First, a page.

15 6月
History: A 75-year-old man presents with headaches.

Axial T2-weighted, fluid-attenuated inversion-recovery (FLAIR), and pre- and post-contrast T1-weighted MR images are shown below.





Q1——There is a lesion in which part of the brain?
A Frontal lobe 额叶
B Temporal lobe 颞叶
C Parietal lobe 顶叶
D Occipital lobe 枕叶
Q2——The lesion contains what signal characteristics?
A Cerebrospinal fluid (CSF)
B Blood
C Mucin 粘液|粘蛋白
Q3——There is some surrounding FLAIR signal abnormality.
A True
B False
Q4——There is enhancement of the lesion.
A True
B False
Q5——This most likely represents a benign(良性的) lesion.
A True
B False
Q6——In what spaces is this lesion found?
A Subarachnoid 珠网膜下
B Subpial 软脑膜下
C Epidural 硬膜外
D Parenchymal 实质的
Q7——What is the most likely diagnosis?
A Arachnoid cyst 蛛网膜囊肿
B Dysembryoplastic neuroepithelial tumor 胚胎发育不良性神经上皮肿瘤
C Dilated perivascular space 扩张血管周围间隙
D Pleomorphic xanthoastrocytoma 多形性黄色星形细胞瘤
Q8——These lesions are never symptomatic有症状的).
A True
B False

Findings and diagnosis






MRI demonstrates an extra-axial cystic structure in the anterior left temporal lobe. There is no associated abnormal FLAIR signal or enhancement.(MR示左颞角囊性占位;FLAIR信号无异常,无强化)

Differential diagnosis

  • Arachnoid cyst 蛛网膜囊肿
  • Epidermoid cyst 表皮样囊肿
  • Enlarged CSF space (i.e., mega cisterna magna) 脑脊液空间扩大/大枕大池
  • Subdural hygroma 硬膜下积液
  • Dilated perivascular space 扩张血管周围间隙
  • Cystic neoplasms/low-grade gliomas 囊性肿瘤/低级别胶质瘤
    • Dysembryoplastic neuroepithelial tumor 胚胎发育不良性神经上皮肿瘤
    • Pilocytic astrocytoma 毛细胞型星形细胞瘤
    • Pleomorphic xanthoastrocytoma 多形性黄色星形细胞瘤
    • Multinodular and vacuolating neuronal tumor 多结节和空泡神经肿瘤
  • Cystic periventricular leukomalacia 囊变的脑室周围白质软化


Arachnoid cyst

Key points

Clinical presentation/pathophysiology

  • Arachnoid cysts are thought to be diverticula emanating from septations of arachnoid membranes, connected to the subarachnoid space and filled with CSF fluid.
  • They are benign, usually developmental anomalies (some having genetic associations), but they can also arise as a result of prior trauma, infection, or hemorrhage.
  • They are reported to be found in approximately 1.4% of individuals (Al-Holou et al, 2013).
  • Arachnoid cysts can occur anywhere in the subarachnoid space, including within the spinal canal.
  • Occasionally, they can enlarge and cause mass effect on nearby structures leading to neurological symptoms such as headache and cranial nerve dysfunction, including hearing loss. They can also lead to noncommunicating hydrocephalus.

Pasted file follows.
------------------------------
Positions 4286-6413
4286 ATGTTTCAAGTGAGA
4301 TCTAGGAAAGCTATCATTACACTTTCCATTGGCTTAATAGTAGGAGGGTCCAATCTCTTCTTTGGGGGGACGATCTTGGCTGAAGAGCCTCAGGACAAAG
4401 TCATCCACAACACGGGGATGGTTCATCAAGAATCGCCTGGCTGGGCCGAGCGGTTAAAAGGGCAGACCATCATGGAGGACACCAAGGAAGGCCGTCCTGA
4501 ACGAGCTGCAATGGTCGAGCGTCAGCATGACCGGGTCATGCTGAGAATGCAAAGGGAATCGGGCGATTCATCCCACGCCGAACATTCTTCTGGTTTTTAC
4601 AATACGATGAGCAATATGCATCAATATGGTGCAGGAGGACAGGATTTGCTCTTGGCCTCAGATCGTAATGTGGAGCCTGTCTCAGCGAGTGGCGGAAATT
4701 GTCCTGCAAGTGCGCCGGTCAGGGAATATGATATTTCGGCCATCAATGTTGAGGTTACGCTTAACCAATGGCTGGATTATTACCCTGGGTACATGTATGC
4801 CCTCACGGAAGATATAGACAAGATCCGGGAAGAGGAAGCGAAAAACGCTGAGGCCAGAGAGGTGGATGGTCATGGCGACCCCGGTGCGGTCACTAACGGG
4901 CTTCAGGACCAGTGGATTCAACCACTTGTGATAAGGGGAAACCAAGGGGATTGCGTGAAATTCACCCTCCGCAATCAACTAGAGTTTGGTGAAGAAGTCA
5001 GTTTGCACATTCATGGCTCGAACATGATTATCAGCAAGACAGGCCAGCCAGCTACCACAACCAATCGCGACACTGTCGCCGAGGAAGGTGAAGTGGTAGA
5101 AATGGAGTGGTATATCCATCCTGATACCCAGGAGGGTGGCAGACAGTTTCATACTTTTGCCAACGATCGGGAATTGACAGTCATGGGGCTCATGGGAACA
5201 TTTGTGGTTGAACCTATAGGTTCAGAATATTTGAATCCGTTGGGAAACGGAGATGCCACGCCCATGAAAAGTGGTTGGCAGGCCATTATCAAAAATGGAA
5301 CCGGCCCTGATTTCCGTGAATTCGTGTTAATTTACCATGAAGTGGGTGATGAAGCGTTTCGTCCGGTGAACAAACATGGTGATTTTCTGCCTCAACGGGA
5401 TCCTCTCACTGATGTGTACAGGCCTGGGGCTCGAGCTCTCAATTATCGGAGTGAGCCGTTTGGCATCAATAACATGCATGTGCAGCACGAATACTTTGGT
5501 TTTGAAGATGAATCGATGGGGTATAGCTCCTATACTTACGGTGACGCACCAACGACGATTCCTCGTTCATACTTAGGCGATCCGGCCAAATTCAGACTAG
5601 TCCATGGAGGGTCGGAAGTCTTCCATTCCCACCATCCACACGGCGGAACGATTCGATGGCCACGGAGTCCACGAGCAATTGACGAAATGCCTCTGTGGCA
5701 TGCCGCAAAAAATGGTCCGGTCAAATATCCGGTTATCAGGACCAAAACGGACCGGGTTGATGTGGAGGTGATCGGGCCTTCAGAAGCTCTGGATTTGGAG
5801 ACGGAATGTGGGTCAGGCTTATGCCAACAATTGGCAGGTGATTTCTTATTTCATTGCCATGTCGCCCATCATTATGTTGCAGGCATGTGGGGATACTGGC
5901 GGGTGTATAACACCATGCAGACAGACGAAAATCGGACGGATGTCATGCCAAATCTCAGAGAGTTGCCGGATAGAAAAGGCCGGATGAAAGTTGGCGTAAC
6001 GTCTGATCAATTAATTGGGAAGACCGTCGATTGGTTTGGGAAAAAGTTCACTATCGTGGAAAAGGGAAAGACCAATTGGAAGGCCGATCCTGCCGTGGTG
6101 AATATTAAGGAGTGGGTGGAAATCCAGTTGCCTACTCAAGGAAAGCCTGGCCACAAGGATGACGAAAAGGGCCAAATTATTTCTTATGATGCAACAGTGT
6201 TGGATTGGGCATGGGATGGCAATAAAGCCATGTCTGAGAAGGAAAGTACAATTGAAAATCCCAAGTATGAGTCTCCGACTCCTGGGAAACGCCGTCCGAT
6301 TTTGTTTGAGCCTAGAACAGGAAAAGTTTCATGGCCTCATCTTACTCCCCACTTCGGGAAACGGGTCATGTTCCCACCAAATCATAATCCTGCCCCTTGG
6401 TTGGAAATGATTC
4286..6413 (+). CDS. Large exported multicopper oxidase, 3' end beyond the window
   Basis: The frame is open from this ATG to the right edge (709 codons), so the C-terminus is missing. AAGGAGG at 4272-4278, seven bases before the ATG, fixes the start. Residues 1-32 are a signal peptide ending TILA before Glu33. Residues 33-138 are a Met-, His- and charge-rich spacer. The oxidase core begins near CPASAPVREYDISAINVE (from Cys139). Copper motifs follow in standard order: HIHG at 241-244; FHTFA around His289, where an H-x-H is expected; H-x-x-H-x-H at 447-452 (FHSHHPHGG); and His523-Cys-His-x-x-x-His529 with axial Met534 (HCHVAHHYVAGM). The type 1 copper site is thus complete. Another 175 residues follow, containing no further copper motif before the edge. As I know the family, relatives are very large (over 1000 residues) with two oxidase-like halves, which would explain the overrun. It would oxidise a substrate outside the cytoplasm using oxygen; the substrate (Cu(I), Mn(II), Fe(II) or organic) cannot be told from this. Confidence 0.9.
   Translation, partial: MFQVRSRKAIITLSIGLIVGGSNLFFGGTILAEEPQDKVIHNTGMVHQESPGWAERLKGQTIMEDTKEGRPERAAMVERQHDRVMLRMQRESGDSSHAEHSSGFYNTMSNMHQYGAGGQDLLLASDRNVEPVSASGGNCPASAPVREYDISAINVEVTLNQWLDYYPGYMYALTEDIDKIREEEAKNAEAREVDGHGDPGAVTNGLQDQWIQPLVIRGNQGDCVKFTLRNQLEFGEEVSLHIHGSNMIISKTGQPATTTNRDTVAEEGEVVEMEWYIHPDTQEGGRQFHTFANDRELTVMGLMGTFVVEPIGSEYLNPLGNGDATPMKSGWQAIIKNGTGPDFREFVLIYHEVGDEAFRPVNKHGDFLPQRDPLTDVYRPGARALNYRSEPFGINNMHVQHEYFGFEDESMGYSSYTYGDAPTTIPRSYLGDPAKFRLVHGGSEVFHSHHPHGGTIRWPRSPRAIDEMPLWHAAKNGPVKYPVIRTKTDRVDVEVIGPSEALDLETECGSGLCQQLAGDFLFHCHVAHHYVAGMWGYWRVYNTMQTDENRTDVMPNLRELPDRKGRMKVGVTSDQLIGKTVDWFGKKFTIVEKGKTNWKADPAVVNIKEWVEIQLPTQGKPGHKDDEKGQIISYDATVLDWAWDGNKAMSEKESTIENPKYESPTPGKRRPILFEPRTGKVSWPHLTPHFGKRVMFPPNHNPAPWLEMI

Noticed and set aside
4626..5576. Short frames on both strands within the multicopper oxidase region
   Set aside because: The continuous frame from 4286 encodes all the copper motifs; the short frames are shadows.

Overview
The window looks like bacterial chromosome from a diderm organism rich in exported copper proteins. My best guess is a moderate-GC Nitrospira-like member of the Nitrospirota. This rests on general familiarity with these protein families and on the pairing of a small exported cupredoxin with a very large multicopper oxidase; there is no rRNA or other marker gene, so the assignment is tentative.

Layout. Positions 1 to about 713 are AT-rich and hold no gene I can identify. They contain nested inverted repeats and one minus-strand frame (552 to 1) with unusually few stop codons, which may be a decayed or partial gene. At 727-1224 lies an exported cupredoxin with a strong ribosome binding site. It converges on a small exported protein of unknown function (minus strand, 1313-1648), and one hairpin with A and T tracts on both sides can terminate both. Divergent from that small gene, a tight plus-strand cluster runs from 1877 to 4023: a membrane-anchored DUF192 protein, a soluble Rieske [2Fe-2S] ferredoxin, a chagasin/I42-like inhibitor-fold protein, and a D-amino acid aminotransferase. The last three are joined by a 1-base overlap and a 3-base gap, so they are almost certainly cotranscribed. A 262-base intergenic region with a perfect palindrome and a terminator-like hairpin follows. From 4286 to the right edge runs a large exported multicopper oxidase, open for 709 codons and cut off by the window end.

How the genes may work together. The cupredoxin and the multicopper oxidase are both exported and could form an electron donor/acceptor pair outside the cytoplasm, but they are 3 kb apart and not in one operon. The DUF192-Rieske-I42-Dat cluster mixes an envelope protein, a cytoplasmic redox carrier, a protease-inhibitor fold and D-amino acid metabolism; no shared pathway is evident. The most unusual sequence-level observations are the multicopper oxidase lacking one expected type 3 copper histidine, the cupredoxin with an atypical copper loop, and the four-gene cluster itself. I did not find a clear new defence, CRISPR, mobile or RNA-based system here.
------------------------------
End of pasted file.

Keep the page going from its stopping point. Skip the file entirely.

• There is a weak link between middle cranial fossa arachnoid cysts and chronic subdural hematomas. This is believed to be due to moving fluid in the cysts, increasing the risk of tearing of small bridging vessels.
  • They can rupture and hemorrhage after head trauma.








Imaging features

  • Arachnoid cysts appear as well-circumscribed extra-axial cysts with thin/imperceptible walls arising from the subarachnoid space.
  • They can be seen anywhere in the subarachnoid space, including middle cranial fossa (34%), retrocerebellar (33%), cerebral convexity, quadrigeminal cistern, suprasellar cistern, and ventricles (Al-Holou et al, 2013).
  • They can also be found in the spine, usually dorsal to the cord in the thoracic region.
  • They follow CSF signal characteristics on all sequences.
  • Arachnoid cysts do not show abnormal enhancement.
  • They do not show restriction of diffusion, but they may occasionally show slightly higher signal intensity on diffusion secondary to stasis. In contrast epidermoid cysts will show diffusion restriction.
  • High-resolution constructive interference in steady-state (CISS) and fast imaging employing steady-state acquisition (FIESTA) sequences can help delineate cyst walls.
  • Phase contrast imaging can help determine point of communication with subarachnoid space.
  • They can gradually enlarge and cause local mass effect and bone remodeling (as seen by thinning and scalloping on CT).
  • Ultrasound is useful for diagnosing and characterizing arachnoid cysts during the third trimester and the first year of life. On ultrasound, arachnoid cysts appear as regular-shaped, hypoechoic structures with no color flow.

  • Arachnoid cysts are usually incidental lesions that do not require treatment.
  • They can usually be followed up with additional imaging to ensure stability.
  • In some cases, treatment will be indicated when they become locally compressive and correlate with neurologic symptoms.
  • They can be treated by craniotomy with excision or fenestration of the cyst, or by placement of a cystoperitoneal shunt.
  • These procedures usually relieve symptoms and have relatively low morbidity/mortality.











  1. Al-Holou WN, Terman S, Kilburg C, Garton HJ, Muraszko KM, Maher CO. Prevalence and natural history of arachnoid cysts in adults. J Neurosurg. 2013;118(2):222-231.
  2. Cherian J, Viswanathan A, Evans RW. Headache and arachnoid cysts.Headache. 2015;54(7):1224-128.
  3. De Keersmaecker B, Ramaekers P, Claus F, et al. Outcome of 12 antenatally diagnosed fetal arachnoid cysts: Case series and review of the literature. Eur J Paediatr Neurol. 2015;19(2):114-121.
  4. Epelman M, Daneman A, Blaser SI, et al. Differential diagnosis of intracranial cystic lesioss at head US: Correlation with CT and MR imaging.Radiographics. 2006;26(1):173-196.
  5. Kwee RM, Kwee TC. Virchow-Robin spaces at MR imaging. Radiographics. 2007;27(4):1071-1086.


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